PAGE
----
Comedy review: Philip Escoffey


AS WE file out of Philip Escoffey's show, people look stunned, communicating in monosyllables such as "woah!" and "wow". "That was quite unsettling, eh?" murmured a giant bloke behind me who, on the face of it, didn't look the type to be unsettled by anything that registered below an eight on the Richter scale.

At the start of his hour, Escoffey says that he will, by the end of the show, have us believing in something we know to be impossible. And he does exactly that, though it would be unforgivable to tell you what happens at the end of this astounding show.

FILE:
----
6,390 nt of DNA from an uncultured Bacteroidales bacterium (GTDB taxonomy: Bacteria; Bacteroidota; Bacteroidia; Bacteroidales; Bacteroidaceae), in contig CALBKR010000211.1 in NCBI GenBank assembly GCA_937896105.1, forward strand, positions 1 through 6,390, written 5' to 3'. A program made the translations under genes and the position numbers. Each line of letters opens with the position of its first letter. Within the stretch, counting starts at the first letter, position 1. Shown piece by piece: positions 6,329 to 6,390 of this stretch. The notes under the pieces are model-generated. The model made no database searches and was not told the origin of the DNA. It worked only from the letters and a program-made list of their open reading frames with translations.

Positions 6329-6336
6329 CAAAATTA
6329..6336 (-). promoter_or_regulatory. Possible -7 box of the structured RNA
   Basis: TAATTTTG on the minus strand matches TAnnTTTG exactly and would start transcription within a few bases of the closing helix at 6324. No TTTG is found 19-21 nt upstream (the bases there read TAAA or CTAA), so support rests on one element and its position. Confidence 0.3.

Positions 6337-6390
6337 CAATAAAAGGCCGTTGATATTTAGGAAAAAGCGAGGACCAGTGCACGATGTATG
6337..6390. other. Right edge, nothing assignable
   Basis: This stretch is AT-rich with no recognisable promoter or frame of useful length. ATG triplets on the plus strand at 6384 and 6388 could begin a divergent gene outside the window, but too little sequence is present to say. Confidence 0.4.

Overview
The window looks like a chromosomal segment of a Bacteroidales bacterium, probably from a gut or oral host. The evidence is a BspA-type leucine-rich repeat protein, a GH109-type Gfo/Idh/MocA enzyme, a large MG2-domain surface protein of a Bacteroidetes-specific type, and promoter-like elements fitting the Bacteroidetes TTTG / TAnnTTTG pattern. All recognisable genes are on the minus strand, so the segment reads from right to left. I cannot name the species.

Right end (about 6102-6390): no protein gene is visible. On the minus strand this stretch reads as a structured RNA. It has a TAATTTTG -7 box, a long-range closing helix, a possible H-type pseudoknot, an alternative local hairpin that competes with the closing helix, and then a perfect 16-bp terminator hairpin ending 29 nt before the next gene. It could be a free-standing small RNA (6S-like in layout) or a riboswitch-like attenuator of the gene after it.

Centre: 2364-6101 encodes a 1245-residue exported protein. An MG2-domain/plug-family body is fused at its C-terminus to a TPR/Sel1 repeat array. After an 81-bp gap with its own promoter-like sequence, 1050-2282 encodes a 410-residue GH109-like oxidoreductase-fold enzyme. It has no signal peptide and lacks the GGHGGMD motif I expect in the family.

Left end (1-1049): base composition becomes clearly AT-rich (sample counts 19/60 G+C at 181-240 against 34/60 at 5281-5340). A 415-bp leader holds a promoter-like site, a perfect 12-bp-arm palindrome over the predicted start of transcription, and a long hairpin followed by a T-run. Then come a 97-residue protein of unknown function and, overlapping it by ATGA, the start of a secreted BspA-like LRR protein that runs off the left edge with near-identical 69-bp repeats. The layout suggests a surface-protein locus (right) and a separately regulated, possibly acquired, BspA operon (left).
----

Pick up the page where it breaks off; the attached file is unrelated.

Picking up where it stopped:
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I cannot begin to comprehend how this utterly charming young man does what he does. It is a little like watching Jerry Sadowitz do close-up magic: if Escoffey is not exhibiting supernatural powers, then he is exhibiting such breathtaking skill it is tantamount to having supernatural powers. In between mind games, Escoffey is charming, amusing and obviously incredibly well informed. He tells us that more than $10 billion is spent on psychic services each year. That's a lot for something that doesn't exist. Or does it ?

He gives an idiosyncratic tarot reading and tops it spectacularly, and bestows the power of unbelievable luck on a girl from the audience through the medium of his deceased grannie's watch. The final section is nothing short of a masterpiece of … well, I don't really know what. I expect he knew I'd write that.

Until today, 6:45pm.